A new Shenandoah alumna, who received the alumni award for Outstanding Senior in the College of Arts and Sciences at May commencement, also won a prestigious state award in mid-May for environmental research conducted during her undergraduate studies.
Sydney Vonada ’16 received the Harvill Award for Best Student Presentation conferred by the Botany Section of the Virginia Academy of Science (VAS) on May 19 at the VAS’s 94th annual meeting, which she attended with eight Shenandoah environmental studies undergraduates and Professor of Environmental Studies and Biology Woodward Bousquet, Ph.D.
The number of botany presentations at the meeting, held in Fredericksburg, was the highest it has been in at least two decades, according to Bousquet, who presided at the VAS Botany Section’s presentations and was elected Botany Section Chair for 2016-17.
Vonada presented on a year-long project in which she investigated and described ecologically significant natural communities at the Shenandoah University River Campus at Cool Spring Battlefield with the help of a grant from the Virginia Foundation for Independent Colleges (VFIC) and private donations to the environmental studies program. Dr. Bousquet supervised her research, on which they collaborated with Gary Fleming, vegetation ecologist with the Virginia Natural Heritage Program. A diagram she created will be displayed in the Cool Spring lodge.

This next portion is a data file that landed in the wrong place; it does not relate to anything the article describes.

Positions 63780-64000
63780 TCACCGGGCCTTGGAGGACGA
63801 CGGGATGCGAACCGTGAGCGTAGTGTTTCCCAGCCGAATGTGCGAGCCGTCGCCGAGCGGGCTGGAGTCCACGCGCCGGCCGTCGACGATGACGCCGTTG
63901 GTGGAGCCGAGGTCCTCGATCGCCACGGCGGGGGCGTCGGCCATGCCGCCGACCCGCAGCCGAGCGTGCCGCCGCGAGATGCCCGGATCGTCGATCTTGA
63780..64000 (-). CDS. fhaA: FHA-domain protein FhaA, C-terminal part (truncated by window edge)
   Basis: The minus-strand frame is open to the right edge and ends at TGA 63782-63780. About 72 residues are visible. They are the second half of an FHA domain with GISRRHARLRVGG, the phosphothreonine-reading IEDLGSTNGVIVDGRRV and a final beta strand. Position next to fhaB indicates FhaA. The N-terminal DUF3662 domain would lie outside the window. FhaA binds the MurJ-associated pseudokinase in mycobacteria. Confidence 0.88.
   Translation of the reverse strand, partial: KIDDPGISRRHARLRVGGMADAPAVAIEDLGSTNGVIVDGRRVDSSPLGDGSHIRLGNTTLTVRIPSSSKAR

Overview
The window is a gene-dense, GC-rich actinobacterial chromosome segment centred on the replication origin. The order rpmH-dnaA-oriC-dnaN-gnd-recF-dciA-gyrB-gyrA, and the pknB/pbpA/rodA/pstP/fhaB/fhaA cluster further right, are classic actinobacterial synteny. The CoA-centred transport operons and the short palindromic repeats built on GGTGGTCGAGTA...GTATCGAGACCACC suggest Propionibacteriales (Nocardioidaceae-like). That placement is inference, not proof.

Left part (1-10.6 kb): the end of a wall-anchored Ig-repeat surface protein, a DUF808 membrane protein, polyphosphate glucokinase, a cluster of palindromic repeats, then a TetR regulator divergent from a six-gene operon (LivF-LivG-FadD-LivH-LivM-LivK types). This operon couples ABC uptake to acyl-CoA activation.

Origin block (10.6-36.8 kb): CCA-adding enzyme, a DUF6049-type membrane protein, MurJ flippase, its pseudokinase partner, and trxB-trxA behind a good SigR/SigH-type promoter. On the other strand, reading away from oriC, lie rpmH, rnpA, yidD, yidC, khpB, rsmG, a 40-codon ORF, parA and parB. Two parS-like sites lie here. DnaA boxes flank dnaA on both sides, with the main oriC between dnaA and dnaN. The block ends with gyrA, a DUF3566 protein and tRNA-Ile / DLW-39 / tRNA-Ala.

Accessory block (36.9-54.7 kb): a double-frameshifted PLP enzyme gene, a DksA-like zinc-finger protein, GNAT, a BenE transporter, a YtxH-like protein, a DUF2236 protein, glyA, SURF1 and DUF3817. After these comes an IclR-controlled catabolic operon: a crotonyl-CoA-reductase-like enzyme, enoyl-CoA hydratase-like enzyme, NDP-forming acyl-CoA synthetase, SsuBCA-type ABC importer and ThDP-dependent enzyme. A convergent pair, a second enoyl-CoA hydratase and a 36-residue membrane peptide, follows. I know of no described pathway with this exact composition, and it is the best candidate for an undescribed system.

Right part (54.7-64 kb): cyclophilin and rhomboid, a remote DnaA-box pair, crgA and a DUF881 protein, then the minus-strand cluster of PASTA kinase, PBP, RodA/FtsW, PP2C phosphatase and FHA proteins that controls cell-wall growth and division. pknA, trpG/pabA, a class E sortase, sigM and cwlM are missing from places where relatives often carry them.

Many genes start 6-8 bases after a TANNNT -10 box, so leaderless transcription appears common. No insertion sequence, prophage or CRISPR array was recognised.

Vonada, of Midlothian, was in shock when she learned she had won the Harvill Award, because her primary motivation for presenting was to share her research to a room filled with scientists and strangers. “The award did more than recognize my hard work; it boosted my confidence in confirming that I had chosen the right field to study for my undergraduate degree. Pun intended, I blossomed in the environmental field and couldn’t have felt more proud to represent Shenandoah University’s environmental studies program up against the larger schools. The pride I felt extended to the individuals who helped immensely with making my research possible and making it the quality that I was able to present that day. So the award for me extends to the incredible people I worked with for the year and I’m thankful for the experience with them.”
Shenandoah’s environmental science professors truly make the program special, she added. “Dr. Bousquet and Dr. Kincaid are not only great professors and mentors, but they want all their students to succeed in the work world by making us marketable. Their lessons are skills-based AND we did the majority of our learning outside. One can only read so much about the environment – we all become so much more curious when we’re standing in nature observing it. Dr. Bousquet and Dr. Kincaid put together some great field trips that my peers and I reflect on often because they were so much fun, whether they took a few hours or an entire weekend. This coming fall, when the 25th anniversary of the program brings together alumni from various years, those moments will be the ones we share with each other.”
Vonada is now looking toward a future of unlimited opportunity. “I’m interested in a lot – from conservation, education and research to outdoor recreation and policy. My overall aspiration is to be an inspiration to others and make a difference in how people view the environment, and that can be accomplished in so many different ways. A few short-term goals that I’ve told my friends and family about a number of times are that I want to join the Peace Corps and also to hike the Appalachian Trail. I feel more confident in accomplishing these because of my studies and experiences I had at Shenandoah.”